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  13. Lacrim

    Lacrim Well-Known Member

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    So in summary, the bad news outweighs the good 10 to 1?
     
  14. datto

    datto Well-Known Member

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    I'm concerned about negative gearing and 50% discount on CGT going.

    Then, I reckon Medicare might get slapped around. What else? Centrelink benefits will become draconian when the virus is buried. Whoa....wages and work conditions.... I dare not think about.
     
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  15. Tony3008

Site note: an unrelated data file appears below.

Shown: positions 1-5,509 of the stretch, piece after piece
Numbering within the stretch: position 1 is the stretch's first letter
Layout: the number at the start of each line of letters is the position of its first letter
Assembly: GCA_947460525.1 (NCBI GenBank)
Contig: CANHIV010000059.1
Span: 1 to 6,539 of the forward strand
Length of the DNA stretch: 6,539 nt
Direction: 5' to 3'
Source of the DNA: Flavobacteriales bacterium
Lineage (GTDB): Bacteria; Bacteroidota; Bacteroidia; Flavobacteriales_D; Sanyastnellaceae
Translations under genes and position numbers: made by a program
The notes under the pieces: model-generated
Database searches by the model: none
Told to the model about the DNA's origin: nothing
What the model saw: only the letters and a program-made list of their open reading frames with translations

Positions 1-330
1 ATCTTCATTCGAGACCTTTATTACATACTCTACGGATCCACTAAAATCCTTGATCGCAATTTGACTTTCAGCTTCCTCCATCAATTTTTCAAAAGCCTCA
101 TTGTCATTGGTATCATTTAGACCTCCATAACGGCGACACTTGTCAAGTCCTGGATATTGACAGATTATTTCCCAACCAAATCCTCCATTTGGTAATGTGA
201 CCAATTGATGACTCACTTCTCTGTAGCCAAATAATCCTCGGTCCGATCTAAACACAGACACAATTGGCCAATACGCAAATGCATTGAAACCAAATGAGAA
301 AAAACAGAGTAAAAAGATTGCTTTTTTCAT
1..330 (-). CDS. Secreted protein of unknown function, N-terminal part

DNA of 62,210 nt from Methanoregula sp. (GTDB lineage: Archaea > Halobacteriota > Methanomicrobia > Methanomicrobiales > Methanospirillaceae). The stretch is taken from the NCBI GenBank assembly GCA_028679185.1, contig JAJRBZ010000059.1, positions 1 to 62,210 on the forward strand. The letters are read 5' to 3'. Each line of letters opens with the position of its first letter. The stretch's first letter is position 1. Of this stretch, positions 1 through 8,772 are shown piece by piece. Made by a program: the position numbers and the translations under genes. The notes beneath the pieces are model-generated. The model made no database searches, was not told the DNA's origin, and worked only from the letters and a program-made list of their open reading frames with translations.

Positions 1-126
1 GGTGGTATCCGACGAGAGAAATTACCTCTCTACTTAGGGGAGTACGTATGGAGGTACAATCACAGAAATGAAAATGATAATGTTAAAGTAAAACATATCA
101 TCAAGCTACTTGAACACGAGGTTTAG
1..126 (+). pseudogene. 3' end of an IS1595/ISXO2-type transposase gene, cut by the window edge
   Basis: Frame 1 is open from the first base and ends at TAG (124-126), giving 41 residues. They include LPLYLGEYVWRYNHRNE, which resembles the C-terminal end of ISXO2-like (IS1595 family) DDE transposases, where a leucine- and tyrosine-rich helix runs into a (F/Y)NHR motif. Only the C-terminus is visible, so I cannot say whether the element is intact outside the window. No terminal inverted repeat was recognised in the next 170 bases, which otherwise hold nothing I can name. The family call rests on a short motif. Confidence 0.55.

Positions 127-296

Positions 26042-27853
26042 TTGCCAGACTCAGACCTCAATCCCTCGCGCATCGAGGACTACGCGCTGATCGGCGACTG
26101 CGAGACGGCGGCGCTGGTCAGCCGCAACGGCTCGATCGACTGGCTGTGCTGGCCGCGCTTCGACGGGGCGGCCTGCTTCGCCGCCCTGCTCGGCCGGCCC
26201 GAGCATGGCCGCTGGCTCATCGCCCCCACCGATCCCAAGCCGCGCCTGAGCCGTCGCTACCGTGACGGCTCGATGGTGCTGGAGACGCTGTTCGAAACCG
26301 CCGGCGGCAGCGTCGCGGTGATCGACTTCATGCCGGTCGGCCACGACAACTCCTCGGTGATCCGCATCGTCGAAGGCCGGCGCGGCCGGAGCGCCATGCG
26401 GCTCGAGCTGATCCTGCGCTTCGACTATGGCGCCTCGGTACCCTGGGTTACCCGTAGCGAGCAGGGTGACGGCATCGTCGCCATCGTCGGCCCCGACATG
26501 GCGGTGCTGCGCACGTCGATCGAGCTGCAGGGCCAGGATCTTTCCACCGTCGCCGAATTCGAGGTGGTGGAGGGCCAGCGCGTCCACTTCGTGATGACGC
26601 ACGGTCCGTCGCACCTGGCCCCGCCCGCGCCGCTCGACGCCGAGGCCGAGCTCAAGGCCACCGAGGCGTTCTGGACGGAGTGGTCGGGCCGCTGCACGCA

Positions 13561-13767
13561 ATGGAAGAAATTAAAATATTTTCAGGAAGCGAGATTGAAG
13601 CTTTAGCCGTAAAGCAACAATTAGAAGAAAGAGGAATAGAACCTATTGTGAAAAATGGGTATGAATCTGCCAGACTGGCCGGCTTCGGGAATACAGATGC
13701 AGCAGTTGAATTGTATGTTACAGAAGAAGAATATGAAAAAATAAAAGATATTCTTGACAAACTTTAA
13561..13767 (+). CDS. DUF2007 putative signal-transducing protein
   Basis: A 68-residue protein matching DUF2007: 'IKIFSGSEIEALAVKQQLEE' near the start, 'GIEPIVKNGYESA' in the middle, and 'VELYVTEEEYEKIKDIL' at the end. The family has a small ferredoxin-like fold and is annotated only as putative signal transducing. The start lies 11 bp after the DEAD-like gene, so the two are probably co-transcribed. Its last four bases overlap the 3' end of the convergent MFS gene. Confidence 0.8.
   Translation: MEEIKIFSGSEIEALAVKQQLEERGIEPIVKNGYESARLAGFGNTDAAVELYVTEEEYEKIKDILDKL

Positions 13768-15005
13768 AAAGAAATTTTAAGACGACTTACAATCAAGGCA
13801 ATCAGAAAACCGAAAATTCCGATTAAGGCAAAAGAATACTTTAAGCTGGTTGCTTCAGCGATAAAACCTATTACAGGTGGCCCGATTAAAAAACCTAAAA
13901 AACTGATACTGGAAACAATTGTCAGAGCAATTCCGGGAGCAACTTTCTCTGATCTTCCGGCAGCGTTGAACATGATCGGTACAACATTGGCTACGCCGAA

Tony3008 Well-Known Member

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    If the bill for CV comes in at something like the quoted $1 trillion, that's about $100K ? per taxpayer (ignoring those who pay no tax or very little), say $10K a year for the next decade. Reforming NG is IMO a likely target: they can claim that they really didn't want to do it but extreme circumstances .... Labor can scarcely protest since it was their idea, and no one is going to switch their vote to Labor because of this. Whether this happens or not, in one way or other we'll be picking up the bill for a long long time.
     
  16. datto

    datto Well-Known Member

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    I'm getting a baaad feeling about all this Tony.

    But what if there's huge boom with China and our resources tax covers the tab?
     
  17. Melbourne_guy

    Melbourne_guy Well-Known Member